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Waterlilies Series: Catalog of Kyung Jeon at Kukje Gallery
June 10, 2013 by Kyung Jeon
Here is the cover of my catalog from my show at Kukje Gallery with all the pieces from the Waterlilies series. There is a great essay written by Jeesun Park that is definitely worth reading:
KYUNG JEON: WATERLILIES
Essay by Jeesun Park
Waterlilies consists of a series of ambitious new work by Kyung Jeon. The exhibition includes a mural-sized triptych as well as smaller vignettes each of which explores diverse narratives. The artist's stories are animated by both fact and fiction, real life and fantastical stories from the past and present, as well as Jeon's personal biography as a first generation Korean American, all of which are brought together into a whimsical fairytale.
Jeon’s work draws on diverse influences ranging from children’s fairy tales, traditional Korean genre paintings and the works of canonical painters such as Hieronymus Bosch and Henry Darger. Jeon has developed a recognizable style of painting which is immediately inviting. She presents a light-hearted and innocent world depicted in pastel-toned images of semi-nude girls and cheeky little boys. However, upon closer look, the works reveal an alternate reality brimming with acts of violence and earthly pleasures. The dark and light themes are woven together in dynamic compositions to draw the viewer in and allow them to reconsider their own nostalgic reality.
Her Waterlilies capture an arcadian world inspired by Claude Monet’s seminal series Water Lilies. The gentle setting is framed as a paradisical microcosm for children only to slowly betray its more sinister identity as a place for wickedness and sorrow. From swimming and playing to drowning and separation, Jeon presents numerous stories within the series. Each of the stories are based on a combination of personal or historical references which have been transformed into a fictional narrative. These narratives should be seen in light of the fact that her family was divided by the Korean War as her grandparents escaped and left behind their entire families in North Korea, thereby creating gaps in her family history. Jeon, hindered from finding out the full story by either language barrier or possibly because of embarrassment, or trying not to open closed wounds, finds that the past remains a mystery and stories are lost-in-translation. Through the Waterlilies paintings, Jeon explores storytelling by a means of filling-in, reinventing, and re-sorting gaps in her history.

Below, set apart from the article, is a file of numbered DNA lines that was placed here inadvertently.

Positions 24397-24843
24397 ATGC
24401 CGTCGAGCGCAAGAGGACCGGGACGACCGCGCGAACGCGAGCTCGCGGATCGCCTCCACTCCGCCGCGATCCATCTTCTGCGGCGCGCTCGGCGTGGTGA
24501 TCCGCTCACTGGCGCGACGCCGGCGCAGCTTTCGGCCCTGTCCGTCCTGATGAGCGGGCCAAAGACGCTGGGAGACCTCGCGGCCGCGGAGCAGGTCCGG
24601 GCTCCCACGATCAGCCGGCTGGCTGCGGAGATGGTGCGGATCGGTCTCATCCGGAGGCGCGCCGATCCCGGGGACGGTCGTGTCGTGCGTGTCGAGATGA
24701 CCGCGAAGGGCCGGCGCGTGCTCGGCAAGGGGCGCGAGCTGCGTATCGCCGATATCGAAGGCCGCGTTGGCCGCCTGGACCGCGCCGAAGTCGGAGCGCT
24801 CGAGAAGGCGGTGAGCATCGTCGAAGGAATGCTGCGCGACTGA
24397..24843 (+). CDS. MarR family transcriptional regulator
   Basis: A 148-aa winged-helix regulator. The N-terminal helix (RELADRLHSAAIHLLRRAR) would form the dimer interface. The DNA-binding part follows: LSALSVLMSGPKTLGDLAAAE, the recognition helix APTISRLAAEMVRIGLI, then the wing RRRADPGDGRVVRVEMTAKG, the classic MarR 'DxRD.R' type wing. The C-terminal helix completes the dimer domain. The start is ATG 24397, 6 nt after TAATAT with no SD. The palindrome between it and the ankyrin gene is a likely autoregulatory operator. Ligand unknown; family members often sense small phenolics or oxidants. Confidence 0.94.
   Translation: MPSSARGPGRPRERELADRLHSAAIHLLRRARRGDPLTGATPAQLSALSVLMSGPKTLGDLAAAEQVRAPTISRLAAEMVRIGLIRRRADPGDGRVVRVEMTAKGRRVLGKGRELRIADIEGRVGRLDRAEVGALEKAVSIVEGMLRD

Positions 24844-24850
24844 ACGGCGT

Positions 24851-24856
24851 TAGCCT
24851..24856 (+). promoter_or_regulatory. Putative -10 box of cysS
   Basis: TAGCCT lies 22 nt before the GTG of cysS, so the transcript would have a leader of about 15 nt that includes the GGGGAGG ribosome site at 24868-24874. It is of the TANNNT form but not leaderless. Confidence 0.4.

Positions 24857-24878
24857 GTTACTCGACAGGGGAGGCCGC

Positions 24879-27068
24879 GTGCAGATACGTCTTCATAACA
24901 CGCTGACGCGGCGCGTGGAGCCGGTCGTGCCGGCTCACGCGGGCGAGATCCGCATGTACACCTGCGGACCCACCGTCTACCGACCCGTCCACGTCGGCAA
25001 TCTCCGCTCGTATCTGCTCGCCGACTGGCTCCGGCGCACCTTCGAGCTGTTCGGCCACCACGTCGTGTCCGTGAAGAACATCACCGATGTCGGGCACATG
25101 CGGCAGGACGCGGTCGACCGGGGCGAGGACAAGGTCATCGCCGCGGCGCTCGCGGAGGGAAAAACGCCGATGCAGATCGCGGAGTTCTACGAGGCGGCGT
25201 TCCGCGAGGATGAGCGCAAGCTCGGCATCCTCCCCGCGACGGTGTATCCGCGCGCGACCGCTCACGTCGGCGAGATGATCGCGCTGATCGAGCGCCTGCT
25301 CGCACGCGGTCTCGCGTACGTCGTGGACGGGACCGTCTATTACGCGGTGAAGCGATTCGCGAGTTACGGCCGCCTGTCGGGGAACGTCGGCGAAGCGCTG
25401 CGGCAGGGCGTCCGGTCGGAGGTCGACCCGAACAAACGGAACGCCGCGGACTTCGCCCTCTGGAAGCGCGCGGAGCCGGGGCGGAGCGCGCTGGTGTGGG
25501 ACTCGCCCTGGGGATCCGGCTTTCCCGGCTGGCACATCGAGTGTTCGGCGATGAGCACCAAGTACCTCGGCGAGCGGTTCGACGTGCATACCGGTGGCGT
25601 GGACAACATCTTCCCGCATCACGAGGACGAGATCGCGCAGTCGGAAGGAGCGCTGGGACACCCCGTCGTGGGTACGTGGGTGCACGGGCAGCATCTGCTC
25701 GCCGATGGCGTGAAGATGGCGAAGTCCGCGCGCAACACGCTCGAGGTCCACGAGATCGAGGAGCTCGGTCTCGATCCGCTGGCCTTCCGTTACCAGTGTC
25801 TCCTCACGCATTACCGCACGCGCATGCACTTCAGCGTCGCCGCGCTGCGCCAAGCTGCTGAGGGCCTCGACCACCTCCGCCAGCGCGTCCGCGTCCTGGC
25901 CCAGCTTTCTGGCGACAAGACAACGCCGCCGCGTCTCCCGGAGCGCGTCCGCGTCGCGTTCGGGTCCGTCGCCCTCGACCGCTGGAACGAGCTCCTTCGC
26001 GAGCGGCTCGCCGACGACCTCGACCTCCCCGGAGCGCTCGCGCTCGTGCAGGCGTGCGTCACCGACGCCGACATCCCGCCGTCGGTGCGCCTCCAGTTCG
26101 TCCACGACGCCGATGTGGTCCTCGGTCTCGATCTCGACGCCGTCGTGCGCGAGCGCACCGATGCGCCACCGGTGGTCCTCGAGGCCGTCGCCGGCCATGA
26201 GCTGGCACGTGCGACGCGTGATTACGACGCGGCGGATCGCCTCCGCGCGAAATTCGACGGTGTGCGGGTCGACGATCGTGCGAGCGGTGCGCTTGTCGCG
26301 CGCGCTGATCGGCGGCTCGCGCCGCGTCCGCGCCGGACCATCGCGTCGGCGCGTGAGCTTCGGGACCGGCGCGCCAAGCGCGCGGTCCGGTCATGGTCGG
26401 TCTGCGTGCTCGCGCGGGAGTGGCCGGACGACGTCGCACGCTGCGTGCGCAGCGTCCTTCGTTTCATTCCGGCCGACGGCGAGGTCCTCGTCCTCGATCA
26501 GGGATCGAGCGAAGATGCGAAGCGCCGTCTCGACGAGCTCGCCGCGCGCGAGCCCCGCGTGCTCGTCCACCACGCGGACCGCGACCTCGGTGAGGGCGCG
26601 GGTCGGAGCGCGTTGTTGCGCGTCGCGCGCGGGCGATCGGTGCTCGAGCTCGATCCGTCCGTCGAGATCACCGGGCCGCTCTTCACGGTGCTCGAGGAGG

Interwoven into a complex web that has no beginning or end, the disparate stories embody paradoxes between innocence and wickedness. The characters portray narratives based on a complex marriage of fear, trauma and conflict as well as childlikejoy and emotional maturity. They touch upon universal human experiences which frame the world in a much larger setting by drawing attention to the hidden and the visible, the past and the present, and reality and fantasy.
Kyung Jeon was born in 1975 in Jersey City, New Jersey. She studied art and philosophy in Boston College and received her MFA from the School of Visual Arts, NY. Jeon is the recipient of the Pollock-Krasner Foundation Grant (2009) and was the Associate Artist in Residence at the Atlantic Center for the Arts, funded by the Joan Mitchell Foundation (2009). She has held numerous solo exhibitions including Savannah College of Art and Design, and participated in group exhibitions in museums and galleries in Asia, U.S.A., Europe and South America, including Leeum, Samsung Museum of Art in Seoul. Jeon lives and works in NYC.
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